The approach some public health officials take to the fluoride debate is too ideological, and they may lose the argument through a lack of engagement, Southern District Health Board member Richard Thomson warns.
Mr Thomson, who is also a Dunedin city councillor, was speaking at the community and public health committee meeting in Invercargill this week.
”What’s happening is the battle is being lost. It will, in my view, be lost,” he said.
Mr Thomson said the health board’s submission to the Dunedin City Council’s annual plan hearing this year was an example of an ”ideological” approach.
He was not criticising staff, who he said had to present on a raft of issues.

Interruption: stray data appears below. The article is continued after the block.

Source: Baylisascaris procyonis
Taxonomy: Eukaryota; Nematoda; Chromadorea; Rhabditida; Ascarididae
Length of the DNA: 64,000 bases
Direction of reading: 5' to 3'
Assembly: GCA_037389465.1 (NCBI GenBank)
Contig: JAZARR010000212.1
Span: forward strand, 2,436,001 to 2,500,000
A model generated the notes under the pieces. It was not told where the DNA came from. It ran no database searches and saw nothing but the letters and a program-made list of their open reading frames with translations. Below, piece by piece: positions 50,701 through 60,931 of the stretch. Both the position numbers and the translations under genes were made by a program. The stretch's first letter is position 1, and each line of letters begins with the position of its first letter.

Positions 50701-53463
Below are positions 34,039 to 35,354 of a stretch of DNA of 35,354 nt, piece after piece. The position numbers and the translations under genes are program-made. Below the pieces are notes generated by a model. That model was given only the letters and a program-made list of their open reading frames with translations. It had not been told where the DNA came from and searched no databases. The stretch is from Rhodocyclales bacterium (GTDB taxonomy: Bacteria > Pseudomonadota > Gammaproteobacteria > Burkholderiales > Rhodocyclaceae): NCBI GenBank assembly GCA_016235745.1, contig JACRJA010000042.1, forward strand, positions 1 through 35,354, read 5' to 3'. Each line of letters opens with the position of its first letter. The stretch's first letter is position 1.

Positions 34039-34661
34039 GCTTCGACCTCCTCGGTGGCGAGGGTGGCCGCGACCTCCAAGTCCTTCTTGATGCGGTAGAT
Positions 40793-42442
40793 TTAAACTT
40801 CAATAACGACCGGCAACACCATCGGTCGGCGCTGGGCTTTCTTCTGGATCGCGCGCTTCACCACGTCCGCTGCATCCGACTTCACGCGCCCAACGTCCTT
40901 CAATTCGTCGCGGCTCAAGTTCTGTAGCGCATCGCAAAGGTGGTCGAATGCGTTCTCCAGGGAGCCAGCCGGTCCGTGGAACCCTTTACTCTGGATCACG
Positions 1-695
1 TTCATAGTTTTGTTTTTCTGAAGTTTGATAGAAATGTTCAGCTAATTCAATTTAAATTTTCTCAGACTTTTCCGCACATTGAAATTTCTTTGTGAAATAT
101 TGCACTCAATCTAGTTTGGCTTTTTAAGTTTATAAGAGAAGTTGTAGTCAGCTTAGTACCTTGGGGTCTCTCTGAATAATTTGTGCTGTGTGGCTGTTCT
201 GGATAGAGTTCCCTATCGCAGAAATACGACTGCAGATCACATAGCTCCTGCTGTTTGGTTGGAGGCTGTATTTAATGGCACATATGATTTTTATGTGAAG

Councillors faced with a lot of information from anti-fluoride campaigners needed a higher level of engagement from public health officials, he said.
He would prefer to see an ”empirical” approach, rather than officials taking an ideological view that fluoride was good for people.
Mr Thomson accepted assurances a presentation by the health board to the Invercargill City Council’s annual plan hearing was highly effective and persuasive.
Chief executive Carole Heatly said fluoride was discussed at a recent meeting she attended in Wellington, in particular the surprise decision of Hamilton City Council to remove fluoride from the water supply. In the Hamilton case, councillors acted emotionally when they made the decision, she said.
Contacted for comment, Fluoride Action Network NZ national co-ordinator Mary Byrne said public officials relied on their own authority to persuade local authorities rather than facts, because ”their facts don’t stack up”.